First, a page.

Penhaligon’s Elisabethan Rose: Fragrance Review


The queen of flowers, the single most important important flower in perfumery. Without this majestic flower, perfumery would be impossible. It lends sweetness and complexity to a perfume, and there are so many ways to highlight its different facets – green, tart, sweet, fruity, powdery, earthy.

Elisabethan Rose

English rose garden. No drama or opulence, just a slightly tart, prim and proper garden rose

While rose is often used to add complexity to a fragrance, in Penhaligon’s Elisabethan Rose, rose is the main star of the show. This is a prim and proper Victorian rose, evoking an English rose garden conjured into existence at every spray. Imagine breathing in the scent of fresh flowers with that slight green-ness in the crisp morning air…

The perfumer has chosen to highlight the innocence of roses in a garden by pairing it with geranium, accenting its green, slightly tart and herbal quality. Rose and geranium is a classic combination as geranium (rose geranium, Pelargonium Graveolens) does smell a little bit like rose — the latter smells a little more green and tart, lemony rose.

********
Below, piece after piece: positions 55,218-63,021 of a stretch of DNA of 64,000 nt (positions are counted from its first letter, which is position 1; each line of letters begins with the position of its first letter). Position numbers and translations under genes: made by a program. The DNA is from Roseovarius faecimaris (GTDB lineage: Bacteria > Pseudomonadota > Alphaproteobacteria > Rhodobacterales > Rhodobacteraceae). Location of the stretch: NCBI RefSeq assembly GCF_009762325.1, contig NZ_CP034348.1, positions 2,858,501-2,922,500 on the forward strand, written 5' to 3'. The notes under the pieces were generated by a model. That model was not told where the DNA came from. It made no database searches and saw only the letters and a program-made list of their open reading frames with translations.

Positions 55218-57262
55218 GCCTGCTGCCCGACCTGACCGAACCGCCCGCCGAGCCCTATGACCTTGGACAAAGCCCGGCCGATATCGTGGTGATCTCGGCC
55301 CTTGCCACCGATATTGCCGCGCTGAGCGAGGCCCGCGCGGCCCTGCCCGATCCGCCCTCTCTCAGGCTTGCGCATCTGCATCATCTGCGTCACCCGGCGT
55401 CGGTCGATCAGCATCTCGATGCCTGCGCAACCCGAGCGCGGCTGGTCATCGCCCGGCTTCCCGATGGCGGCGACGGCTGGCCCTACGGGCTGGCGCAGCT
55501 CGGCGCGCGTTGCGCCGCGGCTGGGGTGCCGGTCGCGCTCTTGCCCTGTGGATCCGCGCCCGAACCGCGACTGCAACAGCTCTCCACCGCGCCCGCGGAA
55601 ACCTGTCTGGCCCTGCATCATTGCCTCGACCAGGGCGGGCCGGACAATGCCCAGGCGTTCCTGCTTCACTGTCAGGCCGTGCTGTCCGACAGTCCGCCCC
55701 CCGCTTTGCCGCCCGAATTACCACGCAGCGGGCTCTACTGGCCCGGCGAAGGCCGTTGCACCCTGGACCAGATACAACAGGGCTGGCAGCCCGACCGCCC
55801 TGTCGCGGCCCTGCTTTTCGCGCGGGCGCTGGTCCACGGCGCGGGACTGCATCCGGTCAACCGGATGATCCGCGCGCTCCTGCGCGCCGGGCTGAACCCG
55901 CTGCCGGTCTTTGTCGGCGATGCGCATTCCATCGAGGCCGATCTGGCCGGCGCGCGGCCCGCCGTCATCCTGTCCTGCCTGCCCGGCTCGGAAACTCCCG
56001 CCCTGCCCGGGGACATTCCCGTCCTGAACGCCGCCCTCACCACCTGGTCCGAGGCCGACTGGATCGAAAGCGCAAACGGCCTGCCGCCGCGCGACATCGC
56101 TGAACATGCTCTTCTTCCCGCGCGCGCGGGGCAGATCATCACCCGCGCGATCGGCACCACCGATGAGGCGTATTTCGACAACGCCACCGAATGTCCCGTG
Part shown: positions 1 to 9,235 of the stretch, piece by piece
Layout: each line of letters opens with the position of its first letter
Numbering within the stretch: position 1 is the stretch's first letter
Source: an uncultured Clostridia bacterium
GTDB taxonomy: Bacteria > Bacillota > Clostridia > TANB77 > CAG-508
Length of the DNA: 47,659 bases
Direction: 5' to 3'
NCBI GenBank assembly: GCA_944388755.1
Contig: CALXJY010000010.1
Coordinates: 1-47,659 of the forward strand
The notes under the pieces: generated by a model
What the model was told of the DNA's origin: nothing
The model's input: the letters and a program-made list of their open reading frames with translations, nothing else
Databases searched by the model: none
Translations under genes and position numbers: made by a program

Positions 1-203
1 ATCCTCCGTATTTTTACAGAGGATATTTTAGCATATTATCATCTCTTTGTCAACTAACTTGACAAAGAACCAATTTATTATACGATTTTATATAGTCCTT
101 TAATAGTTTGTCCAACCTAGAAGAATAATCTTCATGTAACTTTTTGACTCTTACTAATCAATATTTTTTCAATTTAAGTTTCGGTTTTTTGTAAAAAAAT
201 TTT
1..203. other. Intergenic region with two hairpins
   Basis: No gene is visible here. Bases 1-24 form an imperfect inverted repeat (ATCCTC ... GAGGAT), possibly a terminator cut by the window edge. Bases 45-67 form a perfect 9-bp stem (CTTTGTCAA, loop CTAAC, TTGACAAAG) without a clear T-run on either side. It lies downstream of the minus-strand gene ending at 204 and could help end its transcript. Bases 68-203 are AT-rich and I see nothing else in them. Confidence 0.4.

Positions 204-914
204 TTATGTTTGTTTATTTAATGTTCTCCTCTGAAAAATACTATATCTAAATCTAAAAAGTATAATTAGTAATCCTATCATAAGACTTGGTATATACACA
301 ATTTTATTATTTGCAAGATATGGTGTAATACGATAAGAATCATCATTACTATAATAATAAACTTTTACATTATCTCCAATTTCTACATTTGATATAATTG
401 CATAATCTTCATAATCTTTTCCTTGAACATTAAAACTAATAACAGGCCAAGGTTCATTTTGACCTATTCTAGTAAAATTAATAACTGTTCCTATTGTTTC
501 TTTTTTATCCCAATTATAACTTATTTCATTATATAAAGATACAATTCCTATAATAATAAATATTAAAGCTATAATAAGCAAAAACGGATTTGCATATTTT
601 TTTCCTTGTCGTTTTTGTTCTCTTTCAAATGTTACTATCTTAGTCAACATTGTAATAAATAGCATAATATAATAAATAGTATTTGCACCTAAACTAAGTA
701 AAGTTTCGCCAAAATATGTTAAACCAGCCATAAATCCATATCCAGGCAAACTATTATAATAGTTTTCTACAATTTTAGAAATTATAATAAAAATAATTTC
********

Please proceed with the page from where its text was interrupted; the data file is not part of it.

Elisabethan Rose does not smell particularly dated for a fragrance that dates back to 1984. Afterall, this is a simple and almost evergreen composition, perfect for days when you do not wish to have a dramatic and complex perfume. It also develops in a rather linear way, concluding in a slightly powdery finish with clean musky notes. Light and strangely refreshing for a floral composition, this is the perfume to go for when you just need something a bit more “perfumey” than rose water… Which means that tenancity is only average at best. Although sillage is excellent in the beginning, after about 30 minutes this starts to wane. On my skin I got about 4 hours, which is to be expected from an eau de toilette.

Who should try this fragrance? If you like your roses simple and clean like fresh roses plucked from the garden, and you want roses to lighten and brighten your day, then give this jewel a try. Do not expect an opulent bombshell like Frederic Malle’s Portrait of a Lady, or a radiant fruity chypre rose like the classic Guerlain Nahema. Neither is it a middle eastern rose/oud composition that have become so popular in recent years.

No, this rose is a simple rose, and sometimes, that’s all you need.